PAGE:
Now this is going to make me sound a little crazy but I wasn’t a fan of him killing all the wolves. I mean they aren’t evil creatures even if they were trying to make dinner out of our hero. Just stick to killing mercenaries and other bad guys. And the other point is that we didn’t need three wolf attacks in the book. That was just a little excessive and silly. It was boring when we got to the third.
There were other places where there were random things placed at just the right spot. Just like magic. Again, you expect some of this in a story like this but it kind of felt he relied on these plot devices a little too much in this story.
There were parts of the story that were good. But what I found myself doing was skimming through some of the actions sequences to just get to the end where you knew the hero was going to be fine. Its like a movie that is nothing but car chases where they have to keep making them more interesting than the last one. It gets old after awhile. At least for me.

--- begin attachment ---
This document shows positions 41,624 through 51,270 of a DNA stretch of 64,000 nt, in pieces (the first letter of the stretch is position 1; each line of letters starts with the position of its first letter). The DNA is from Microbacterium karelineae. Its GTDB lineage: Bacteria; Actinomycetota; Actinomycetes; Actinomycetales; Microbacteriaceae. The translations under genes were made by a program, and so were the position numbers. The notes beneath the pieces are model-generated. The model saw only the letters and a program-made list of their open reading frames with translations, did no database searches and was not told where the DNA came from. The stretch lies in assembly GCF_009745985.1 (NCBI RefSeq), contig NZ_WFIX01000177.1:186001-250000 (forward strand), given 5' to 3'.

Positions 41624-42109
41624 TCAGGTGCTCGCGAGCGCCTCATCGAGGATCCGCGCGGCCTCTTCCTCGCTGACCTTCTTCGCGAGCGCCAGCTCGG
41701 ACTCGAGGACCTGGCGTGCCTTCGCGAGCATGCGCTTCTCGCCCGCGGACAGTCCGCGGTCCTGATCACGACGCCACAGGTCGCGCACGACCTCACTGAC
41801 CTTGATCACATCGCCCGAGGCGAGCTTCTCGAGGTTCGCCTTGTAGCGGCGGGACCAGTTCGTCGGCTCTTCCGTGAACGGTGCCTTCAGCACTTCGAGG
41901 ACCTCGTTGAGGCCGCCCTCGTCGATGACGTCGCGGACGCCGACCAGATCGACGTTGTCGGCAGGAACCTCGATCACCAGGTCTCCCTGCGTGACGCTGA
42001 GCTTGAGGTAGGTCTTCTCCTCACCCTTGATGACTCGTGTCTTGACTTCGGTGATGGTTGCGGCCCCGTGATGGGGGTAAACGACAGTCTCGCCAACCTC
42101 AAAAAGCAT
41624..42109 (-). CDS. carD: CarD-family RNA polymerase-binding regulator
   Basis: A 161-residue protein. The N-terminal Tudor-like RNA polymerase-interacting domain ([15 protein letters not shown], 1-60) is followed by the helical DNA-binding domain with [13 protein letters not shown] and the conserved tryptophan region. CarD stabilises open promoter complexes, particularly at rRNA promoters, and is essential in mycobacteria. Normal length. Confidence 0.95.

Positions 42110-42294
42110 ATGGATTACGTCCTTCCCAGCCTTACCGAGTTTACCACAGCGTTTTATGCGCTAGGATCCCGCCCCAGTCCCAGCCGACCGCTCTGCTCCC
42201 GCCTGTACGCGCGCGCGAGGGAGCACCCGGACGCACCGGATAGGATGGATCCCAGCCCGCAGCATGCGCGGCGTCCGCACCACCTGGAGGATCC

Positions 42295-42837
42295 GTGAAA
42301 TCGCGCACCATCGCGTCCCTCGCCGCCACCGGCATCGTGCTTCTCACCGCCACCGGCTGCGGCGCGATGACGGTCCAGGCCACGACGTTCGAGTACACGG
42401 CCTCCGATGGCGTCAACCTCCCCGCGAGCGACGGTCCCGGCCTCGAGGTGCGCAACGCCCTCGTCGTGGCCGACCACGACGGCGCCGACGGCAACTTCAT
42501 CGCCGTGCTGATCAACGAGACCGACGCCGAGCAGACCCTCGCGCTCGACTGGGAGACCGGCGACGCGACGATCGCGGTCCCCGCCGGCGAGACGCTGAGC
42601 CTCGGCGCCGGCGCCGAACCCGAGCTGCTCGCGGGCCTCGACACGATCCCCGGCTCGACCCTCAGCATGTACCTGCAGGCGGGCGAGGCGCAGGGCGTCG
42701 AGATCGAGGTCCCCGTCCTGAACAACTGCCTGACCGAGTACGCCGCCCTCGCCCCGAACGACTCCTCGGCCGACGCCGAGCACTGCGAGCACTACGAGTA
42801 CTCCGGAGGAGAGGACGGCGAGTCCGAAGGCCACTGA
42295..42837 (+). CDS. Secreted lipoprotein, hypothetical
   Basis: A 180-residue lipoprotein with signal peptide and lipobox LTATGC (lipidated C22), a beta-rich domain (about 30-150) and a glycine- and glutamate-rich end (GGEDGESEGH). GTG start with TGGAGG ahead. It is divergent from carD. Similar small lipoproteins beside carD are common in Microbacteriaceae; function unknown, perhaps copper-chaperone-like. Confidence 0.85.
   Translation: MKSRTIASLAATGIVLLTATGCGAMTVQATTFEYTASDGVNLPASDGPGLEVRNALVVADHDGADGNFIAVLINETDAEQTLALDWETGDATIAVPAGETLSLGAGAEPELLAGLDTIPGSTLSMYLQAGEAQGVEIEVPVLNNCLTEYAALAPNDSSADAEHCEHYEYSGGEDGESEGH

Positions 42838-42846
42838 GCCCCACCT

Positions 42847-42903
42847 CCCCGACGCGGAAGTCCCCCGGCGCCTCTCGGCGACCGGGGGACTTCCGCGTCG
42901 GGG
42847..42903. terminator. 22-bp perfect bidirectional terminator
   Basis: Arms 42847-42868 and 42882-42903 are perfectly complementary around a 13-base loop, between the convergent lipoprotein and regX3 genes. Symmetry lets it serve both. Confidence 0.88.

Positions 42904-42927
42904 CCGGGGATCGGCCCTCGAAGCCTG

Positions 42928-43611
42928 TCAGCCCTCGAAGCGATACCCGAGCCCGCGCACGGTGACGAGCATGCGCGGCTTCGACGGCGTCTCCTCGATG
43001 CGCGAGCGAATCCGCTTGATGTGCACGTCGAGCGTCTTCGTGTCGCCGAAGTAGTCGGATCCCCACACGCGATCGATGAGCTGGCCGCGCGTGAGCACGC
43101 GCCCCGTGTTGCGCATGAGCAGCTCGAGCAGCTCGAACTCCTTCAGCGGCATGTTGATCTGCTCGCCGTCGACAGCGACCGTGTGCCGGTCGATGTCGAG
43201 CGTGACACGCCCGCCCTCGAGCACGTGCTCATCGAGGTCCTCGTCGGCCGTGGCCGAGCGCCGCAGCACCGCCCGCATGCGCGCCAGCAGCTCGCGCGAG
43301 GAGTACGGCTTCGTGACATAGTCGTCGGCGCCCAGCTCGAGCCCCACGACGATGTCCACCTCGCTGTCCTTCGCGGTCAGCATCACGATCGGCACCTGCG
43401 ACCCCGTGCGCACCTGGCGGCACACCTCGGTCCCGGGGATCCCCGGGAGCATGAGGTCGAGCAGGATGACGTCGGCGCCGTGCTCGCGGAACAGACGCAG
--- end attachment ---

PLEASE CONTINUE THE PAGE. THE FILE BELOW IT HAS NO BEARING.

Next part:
But since I had time before the concerts on both Wednesday and Thursday, I’ve finished the book. So I’m out of reading material. I’m not on a good streak through so I’m kind of leery about picking the next book. I will have to find something though. I like to read and I’ve got a lot of extra time now and reading on the deck is such a relaxing thing to do. Hopefully, I’ll have better luck with my next choice.